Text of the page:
Tips for Students and Nominators

This document was created to help students, nominators and others better understand what adjudicators are looking for when they read each file.

While this fellowship does seek to recognize the contributions of candidates to date, it also seeks to identify real potential, supporting the future development of the candidate. Adjudicators are encouraged to look for evidence that the candidates are committed to building on their past experiences as they seek to create change in the future (and not simply ‘rest on their laurels’ from past achievements).

Here is more about what adjudicators are looking at:

Depth—Many candidates will have applications overflowing with activities. When did this candidate have the time to do all that is on the paper, and to what depth? Do they get involved in one-off, short-term activities, or do they make long-term commitments? Are they collecting a list of activities to build an impressive resume and win prizes, or do their activities stem from passion and a desire to make change? Are they taking on more superficial responsibilities or do they have ‘dirt under their fingernails’?

Breadth—Is the application balanced? Are they involved only in pursuits that would come easily to them or are they testing their comfort zones. Adjudicators keep in mind the context of the student – each application will likely look different due to the different kinds of opportunities available in each setting.

Context—Be wary of overusing lists of accomplishments. Do candidates ‘dump’ information, or are they telling a story of who they are and their passions? Does the application (including letters) read like it was recycled from another award application or is it tailored to the specific sections and challenges in this 3M NSF Call for Nominations?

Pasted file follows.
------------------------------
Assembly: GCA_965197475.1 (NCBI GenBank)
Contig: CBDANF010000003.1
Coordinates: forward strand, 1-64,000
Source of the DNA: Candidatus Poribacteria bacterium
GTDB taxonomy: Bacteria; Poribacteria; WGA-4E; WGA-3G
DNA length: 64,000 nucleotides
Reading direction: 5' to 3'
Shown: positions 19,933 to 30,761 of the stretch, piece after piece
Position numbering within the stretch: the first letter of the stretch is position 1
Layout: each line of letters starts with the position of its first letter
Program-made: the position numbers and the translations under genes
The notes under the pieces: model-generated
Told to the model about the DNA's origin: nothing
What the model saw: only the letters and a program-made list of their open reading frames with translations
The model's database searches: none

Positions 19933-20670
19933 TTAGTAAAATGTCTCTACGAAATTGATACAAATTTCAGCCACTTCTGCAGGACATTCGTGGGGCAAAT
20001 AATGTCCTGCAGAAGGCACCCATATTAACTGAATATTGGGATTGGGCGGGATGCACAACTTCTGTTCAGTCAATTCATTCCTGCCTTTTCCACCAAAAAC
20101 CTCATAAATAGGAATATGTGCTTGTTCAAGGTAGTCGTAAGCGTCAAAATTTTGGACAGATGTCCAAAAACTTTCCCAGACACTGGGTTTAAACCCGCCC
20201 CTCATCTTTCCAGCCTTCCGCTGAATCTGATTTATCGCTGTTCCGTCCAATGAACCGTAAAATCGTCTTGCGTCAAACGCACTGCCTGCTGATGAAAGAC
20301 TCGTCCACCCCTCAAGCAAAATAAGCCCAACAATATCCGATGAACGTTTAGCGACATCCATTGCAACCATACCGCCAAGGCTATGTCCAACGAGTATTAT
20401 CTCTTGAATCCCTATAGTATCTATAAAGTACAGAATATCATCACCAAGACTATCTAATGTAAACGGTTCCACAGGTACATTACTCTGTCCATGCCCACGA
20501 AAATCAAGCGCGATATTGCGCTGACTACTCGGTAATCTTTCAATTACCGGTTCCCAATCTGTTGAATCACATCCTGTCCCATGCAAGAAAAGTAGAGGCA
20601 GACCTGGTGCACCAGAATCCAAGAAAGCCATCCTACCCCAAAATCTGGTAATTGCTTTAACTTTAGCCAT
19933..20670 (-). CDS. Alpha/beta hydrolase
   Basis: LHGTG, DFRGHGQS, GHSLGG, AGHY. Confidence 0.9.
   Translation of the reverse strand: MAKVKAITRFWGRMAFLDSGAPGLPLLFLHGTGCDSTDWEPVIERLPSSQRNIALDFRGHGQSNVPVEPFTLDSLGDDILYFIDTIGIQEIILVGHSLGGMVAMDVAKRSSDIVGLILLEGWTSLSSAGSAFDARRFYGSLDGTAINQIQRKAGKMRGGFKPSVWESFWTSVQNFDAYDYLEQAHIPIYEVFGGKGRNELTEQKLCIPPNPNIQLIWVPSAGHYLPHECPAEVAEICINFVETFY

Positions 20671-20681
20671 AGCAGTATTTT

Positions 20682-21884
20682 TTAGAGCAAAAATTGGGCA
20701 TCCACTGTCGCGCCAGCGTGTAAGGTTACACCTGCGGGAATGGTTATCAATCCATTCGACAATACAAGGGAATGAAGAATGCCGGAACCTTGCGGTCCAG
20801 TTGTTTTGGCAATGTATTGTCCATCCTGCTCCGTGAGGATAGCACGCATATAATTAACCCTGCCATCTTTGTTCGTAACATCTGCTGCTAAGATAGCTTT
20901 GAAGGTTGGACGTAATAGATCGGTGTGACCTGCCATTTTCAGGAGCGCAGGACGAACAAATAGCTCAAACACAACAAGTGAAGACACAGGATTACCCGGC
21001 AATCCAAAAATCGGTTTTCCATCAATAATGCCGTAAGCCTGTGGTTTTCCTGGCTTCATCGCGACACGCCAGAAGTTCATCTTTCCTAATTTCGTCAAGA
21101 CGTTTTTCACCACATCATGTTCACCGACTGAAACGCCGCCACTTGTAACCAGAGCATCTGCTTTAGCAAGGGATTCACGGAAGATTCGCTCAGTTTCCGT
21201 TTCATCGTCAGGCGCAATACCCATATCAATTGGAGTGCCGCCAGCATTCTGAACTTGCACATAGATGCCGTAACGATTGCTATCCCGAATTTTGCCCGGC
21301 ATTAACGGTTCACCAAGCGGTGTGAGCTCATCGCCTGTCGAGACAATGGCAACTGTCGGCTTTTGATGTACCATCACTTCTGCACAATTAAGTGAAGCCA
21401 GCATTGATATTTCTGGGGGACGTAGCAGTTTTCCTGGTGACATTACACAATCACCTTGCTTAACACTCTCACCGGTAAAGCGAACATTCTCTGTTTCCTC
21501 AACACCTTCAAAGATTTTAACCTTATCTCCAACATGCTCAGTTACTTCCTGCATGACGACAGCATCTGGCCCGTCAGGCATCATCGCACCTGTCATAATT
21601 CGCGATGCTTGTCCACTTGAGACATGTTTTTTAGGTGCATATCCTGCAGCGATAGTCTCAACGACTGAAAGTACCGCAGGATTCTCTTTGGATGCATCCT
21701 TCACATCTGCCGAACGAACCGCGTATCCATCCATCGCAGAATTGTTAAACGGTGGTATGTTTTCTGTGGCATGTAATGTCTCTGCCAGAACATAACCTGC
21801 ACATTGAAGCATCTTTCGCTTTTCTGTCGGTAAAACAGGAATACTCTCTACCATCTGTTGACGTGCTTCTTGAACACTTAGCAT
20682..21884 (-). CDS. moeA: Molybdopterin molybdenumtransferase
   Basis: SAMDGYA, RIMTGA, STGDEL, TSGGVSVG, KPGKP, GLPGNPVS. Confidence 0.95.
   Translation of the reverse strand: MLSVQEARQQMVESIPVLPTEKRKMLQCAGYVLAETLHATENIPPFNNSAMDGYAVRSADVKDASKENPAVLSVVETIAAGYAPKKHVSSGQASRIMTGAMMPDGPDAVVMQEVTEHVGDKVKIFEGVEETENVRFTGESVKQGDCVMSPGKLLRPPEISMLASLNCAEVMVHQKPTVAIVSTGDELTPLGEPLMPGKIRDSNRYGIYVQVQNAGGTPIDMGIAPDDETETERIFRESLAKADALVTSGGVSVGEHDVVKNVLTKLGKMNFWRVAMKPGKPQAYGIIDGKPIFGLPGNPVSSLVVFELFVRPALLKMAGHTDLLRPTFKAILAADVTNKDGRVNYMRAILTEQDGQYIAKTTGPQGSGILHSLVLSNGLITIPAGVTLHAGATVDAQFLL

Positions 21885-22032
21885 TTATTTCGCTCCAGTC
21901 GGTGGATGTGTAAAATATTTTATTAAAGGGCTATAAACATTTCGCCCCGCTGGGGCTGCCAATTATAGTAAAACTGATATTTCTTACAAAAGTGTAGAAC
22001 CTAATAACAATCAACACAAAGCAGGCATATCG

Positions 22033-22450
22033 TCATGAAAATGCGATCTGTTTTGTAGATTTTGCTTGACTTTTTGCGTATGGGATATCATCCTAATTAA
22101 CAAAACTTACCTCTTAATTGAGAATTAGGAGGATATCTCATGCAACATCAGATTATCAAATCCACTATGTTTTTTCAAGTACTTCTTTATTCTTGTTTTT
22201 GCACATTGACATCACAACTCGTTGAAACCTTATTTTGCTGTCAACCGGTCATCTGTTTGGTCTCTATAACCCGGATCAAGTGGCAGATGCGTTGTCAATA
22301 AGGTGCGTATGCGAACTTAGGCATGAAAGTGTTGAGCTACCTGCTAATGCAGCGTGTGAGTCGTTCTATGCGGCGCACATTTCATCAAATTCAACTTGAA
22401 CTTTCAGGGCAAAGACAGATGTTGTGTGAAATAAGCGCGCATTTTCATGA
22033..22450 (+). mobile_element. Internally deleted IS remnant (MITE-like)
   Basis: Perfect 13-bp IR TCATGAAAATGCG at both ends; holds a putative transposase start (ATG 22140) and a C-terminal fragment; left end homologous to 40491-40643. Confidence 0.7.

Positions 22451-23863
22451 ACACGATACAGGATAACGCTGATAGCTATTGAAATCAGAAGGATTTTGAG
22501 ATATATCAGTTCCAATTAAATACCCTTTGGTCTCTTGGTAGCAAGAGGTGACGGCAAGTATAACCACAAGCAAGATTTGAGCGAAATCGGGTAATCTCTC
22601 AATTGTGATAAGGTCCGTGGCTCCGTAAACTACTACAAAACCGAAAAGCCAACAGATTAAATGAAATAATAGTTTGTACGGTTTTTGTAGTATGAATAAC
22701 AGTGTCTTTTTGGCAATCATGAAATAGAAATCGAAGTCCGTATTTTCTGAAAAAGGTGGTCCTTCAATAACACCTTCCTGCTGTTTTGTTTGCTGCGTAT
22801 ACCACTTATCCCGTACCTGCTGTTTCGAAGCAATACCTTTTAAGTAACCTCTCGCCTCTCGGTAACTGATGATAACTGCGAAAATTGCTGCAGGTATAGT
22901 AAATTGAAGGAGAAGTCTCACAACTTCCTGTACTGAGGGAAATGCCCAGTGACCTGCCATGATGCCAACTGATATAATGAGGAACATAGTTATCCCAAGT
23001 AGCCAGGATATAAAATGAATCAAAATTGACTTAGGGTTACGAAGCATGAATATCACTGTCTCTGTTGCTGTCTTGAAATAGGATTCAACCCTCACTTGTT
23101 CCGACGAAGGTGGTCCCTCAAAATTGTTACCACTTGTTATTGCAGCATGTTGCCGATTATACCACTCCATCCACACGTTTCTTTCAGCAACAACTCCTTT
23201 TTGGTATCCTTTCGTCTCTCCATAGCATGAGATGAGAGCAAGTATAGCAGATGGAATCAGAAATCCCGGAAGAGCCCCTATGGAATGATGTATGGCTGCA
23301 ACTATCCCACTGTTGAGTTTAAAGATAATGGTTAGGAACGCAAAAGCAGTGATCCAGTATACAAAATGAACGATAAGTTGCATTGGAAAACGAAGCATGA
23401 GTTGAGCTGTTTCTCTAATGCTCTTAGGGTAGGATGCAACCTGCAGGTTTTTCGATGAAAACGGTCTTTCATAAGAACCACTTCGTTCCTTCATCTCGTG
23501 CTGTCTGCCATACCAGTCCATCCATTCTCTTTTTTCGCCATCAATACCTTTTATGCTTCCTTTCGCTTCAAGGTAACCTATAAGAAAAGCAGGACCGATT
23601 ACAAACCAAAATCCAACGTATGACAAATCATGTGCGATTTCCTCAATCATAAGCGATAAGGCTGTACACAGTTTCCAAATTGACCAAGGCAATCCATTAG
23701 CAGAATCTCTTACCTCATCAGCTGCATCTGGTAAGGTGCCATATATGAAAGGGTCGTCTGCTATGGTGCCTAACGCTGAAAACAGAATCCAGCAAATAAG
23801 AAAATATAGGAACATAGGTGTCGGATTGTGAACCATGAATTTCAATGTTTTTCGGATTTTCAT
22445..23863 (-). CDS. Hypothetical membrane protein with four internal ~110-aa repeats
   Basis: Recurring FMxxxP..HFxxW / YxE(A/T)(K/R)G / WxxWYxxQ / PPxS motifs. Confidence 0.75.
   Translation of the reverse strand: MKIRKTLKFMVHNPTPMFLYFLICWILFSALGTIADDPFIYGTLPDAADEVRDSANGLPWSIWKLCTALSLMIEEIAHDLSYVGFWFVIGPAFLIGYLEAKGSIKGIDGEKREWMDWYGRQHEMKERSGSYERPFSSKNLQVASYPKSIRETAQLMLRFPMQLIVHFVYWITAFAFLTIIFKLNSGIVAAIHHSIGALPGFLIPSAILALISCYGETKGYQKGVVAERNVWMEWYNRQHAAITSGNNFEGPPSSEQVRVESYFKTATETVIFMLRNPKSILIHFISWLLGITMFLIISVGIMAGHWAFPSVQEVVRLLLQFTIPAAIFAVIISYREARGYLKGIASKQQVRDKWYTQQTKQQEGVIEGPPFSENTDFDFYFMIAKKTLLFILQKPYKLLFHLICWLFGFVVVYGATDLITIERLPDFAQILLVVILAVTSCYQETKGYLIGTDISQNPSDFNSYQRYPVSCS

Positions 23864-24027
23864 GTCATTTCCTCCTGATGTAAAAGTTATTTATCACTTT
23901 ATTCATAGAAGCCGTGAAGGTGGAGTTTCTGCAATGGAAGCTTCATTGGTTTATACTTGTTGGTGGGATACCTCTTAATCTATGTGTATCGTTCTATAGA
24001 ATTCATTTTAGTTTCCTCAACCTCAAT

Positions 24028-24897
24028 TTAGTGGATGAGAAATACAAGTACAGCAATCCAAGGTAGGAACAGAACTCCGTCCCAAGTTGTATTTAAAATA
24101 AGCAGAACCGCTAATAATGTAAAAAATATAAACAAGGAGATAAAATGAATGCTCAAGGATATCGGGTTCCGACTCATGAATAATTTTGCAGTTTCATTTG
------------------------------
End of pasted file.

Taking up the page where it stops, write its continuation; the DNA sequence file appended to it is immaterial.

Anomalies and challenges—If there are anomalies in the application, especially around grades, the candidate should explain why. Anomalies may represent rich moments of learning, and they must be contextualized. As well, do the candidates discuss any challenges that they have faced, and their responses to the challenges? How do the candidates respond to challenge?

Relationships—How do the candidates relate to other students, staff, faculty, and community members? We are not looking for “me” oriented students nor those who seem to take all the credit for a project that likely involved others. Do they have a compassionate and responsible attitude towards taking leadership? Do they learn from other people? Do they appreciate those they work with? How do they express these?

Extension of the student role—What is the role of students in a post-secondary institution? How do they extend this role in unique, challenging, and creative ways? How do candidates view the process of teaching and learning, and how have they identified problems in the process? Is it complaining or is it problem identification with the purpose of finding real solutions? What are their visions? What are the actions they have taken so far to bring their visions to life?

The role of the nomination letters and the letters of support—Consider how the nomination letter (required) and letters of support (optional) relate to the candidate’s application. These letters should complement the application, not act as its foundation nor ‘simply repeat’ what is already in the nomination file. Do the letters speak to the candidate’s leadership as opposed to solely academic excellence (the latter is not the focus of the fellowship). What kinds of relationships does this candidate build with others? Do the letters provide concrete examples of the candidate’s leadership?

Academic performance—Impressive as certain numbers may be, the highest grades are not evidence of intellectual and creative promise, nor leadership which forms the focus of this fellowship. The spirit of this fellowship is not solely focused on academic excellence – the award seeks to identify change-makers. As well, the award is open to students in different programs and different years of study.

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